Y. Zevi, A. Dathe, B. Gao, B.K. Richards & T.S. Steenhuis  Quantifying colloid retention in partially saturated porous media 2006 Water Resources Research
    Vol. 42 , pp. W12S03 
    article DOI URL   
    Y. Zevi, A. Dathe, B. Gao, W. Zhang, B.K. Richards & T.S. Steenhuis  Transport and retention of colloidal particles in partially saturated porous media: effect of ionic strength 2009 Water Resources Research
    Vol. 45 , pp. W12403 
    article DOI   
    Y. Zevi, A. Dathe, J.F. McCarthy, B.K. Richards & T.S. Steenhuis  Distribution of Colloid Particles onto Interfaces in Partially Saturated Sand 2005 Environ. Sci. Technol.
    Vol. 39 , pp. 7055-7064 
    article URL   
    Y. Zevi, B. Gao, W. Zhang, V.L. Morales, M.E. Cakmak, E.A. Medrano, W.J. Sang & T.S. Steenhuis  Colloid retention at the meniscus-wall contact line in an open microchannel 2012 Water Research
    Vol. 46 , pp. 295-306 
    article DOI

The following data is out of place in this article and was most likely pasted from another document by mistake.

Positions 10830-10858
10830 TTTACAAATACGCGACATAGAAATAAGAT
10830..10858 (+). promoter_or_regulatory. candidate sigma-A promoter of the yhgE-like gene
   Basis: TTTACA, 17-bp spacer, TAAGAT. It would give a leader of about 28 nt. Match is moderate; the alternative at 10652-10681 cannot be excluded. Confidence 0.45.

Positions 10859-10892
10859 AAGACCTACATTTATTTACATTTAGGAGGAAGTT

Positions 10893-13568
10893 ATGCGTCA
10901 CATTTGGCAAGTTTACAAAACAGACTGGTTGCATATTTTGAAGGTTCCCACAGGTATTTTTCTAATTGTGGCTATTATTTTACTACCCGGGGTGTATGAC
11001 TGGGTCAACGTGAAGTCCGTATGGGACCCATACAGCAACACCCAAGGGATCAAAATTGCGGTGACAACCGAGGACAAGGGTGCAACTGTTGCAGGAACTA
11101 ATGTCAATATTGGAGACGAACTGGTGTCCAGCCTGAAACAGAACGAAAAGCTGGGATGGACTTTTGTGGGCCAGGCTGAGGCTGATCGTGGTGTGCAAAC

Abstract: Colloid retention mechanisms in partially saturated porous media are currently researched with an array of visualization techniques. These visualization techniques have refined our understanding of colloid movement and retention at the pore scale beyond what can be obtained from breakthrough experiments. One of the questions remaining is the mechanisms for colloid immobilization at the triple point where air, water, and grain meet. The objective of this study was to investigate how colloids are transported to the air-water-solid (AWS) contact line in an open triangular microchannel, and then retained as a function of meniscus contact angle with the wall and solution ionic strength. Colloid flow path, meniscus shape and contact angle, and colloid retention at the AWS contact line were visualized and quantified with a confocal microscope. Experimental results demonstrated that when the contact angle was less than 16 degrees, colloid retention at the contact line was significant; while for contact angles exceeding 20 degrees, retention of colloids was small. Tracing of individual colloids and computational hydrodynamic simulation both revealed that for small contact angles, counter flow and flow vortices formed near the AWS contact line, but not for large contact angles. This counter flow helped deliver the colloids to the wall just below the contact line. In accordance with DLVO and hydrodynamic torque calculations, colloid movement may be stopped when the colloid reached